High-tech exports from Israel have grown by just 4 percent in 2007 so far, compared to a growth rate of 20 percent in 2006. The figures are based on annual data consolidated by the Manufacturers' Association of Israel (MAI). According to the figures, 2007 high-tech export growth is similar to that of traditional industrial.
High-tech is responsible for 48 percent of all industrial exports, which totals about $32 billion annually. Director of the MAI's economics department Ruby Gimel said the reasons for the slowdown of high-tech exports are as yet unknown, but could be partially due to the weakening of the dollar. Nevertheless, high-tech exports growth rose by just 5 percent in 2005 as well.
The industrial sector in Israel is bracing itself for a slowdown or even a recession in the U.S. economy. Many industrialists are beginning to redirect exports to European and eastern Asian markets. The trend, which began after a long period of a weak dollar, has gained momentum in recent months. Some large industrialists are predicting that the sub-prime crisis in the U.S. will cause a considerable slowdown of the U.S. economy that will adversely affect Israeli exports to the U.S. as well.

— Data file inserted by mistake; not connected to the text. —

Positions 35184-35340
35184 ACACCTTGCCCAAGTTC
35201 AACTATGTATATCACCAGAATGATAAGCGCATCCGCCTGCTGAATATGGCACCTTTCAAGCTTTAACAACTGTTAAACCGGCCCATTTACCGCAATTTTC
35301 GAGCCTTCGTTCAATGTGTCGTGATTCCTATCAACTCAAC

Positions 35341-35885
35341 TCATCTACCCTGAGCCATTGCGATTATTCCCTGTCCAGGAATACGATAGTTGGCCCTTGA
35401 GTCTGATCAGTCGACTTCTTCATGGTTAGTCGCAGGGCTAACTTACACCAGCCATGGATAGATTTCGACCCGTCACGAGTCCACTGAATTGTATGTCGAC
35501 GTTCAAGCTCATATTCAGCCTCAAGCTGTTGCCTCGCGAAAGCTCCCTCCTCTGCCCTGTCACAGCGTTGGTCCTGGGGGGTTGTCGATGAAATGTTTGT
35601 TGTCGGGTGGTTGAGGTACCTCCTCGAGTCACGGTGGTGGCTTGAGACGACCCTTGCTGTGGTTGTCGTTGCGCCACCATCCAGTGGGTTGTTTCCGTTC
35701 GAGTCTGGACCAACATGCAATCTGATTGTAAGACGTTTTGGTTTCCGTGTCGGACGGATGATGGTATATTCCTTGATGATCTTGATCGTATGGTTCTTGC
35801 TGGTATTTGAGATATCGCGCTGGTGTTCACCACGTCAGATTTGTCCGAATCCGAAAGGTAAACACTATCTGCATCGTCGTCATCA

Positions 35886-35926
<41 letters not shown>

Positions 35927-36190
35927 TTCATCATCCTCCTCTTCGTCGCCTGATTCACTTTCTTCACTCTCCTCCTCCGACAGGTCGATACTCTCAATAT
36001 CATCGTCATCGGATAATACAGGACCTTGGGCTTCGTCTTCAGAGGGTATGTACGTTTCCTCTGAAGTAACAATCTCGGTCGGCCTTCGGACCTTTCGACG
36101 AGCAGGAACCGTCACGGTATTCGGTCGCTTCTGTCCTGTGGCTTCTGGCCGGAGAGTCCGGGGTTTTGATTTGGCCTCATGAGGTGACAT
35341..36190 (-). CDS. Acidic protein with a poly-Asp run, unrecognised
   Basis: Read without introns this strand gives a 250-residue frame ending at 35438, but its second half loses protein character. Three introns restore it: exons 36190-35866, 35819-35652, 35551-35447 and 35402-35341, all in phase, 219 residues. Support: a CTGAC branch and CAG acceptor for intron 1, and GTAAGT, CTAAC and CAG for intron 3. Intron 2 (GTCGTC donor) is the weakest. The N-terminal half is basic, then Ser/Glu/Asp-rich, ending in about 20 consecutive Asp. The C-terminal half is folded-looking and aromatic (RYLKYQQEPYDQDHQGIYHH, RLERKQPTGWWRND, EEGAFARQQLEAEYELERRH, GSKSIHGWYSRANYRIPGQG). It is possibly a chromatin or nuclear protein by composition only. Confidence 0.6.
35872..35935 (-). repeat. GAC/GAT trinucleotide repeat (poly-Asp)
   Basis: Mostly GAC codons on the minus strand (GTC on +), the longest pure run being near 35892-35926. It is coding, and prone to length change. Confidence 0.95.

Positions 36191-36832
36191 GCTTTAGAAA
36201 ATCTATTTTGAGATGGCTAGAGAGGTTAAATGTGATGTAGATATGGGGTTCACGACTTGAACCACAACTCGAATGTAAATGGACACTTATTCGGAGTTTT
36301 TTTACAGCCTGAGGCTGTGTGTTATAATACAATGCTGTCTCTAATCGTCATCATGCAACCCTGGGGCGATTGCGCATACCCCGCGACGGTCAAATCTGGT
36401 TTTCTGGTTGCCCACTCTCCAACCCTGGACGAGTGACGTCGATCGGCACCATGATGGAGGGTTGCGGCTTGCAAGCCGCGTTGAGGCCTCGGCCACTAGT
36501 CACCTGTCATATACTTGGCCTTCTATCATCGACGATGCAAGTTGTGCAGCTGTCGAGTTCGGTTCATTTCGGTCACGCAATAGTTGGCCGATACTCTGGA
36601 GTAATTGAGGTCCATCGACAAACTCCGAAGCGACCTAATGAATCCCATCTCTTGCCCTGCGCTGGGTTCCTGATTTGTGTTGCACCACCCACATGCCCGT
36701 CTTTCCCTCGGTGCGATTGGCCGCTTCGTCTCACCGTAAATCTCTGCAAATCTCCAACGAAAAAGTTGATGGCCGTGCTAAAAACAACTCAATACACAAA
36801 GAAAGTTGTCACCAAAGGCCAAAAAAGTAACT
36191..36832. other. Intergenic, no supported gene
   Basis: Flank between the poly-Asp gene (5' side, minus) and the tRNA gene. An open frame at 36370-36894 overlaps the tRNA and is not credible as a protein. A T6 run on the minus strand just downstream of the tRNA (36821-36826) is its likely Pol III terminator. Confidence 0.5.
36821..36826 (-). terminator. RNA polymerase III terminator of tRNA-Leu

The first signs of a slowdown in high-tech exports appeared two months ago, in a different report published by the association, according to which high tech now accounts for just 25 percent of all exports, down from 80 percent just three years ago.
Chairman of the Israel Export and International Cooperation Institute David Artzi said that the dropping dollar exchange rate has cost exporters an accumulated loss of about a billion shekels since the beginning of 2007. As a result, many industrialists are avoiding new business. According to institute data, hundreds of industrialists have announced that they have ceased exporting in the past few months.
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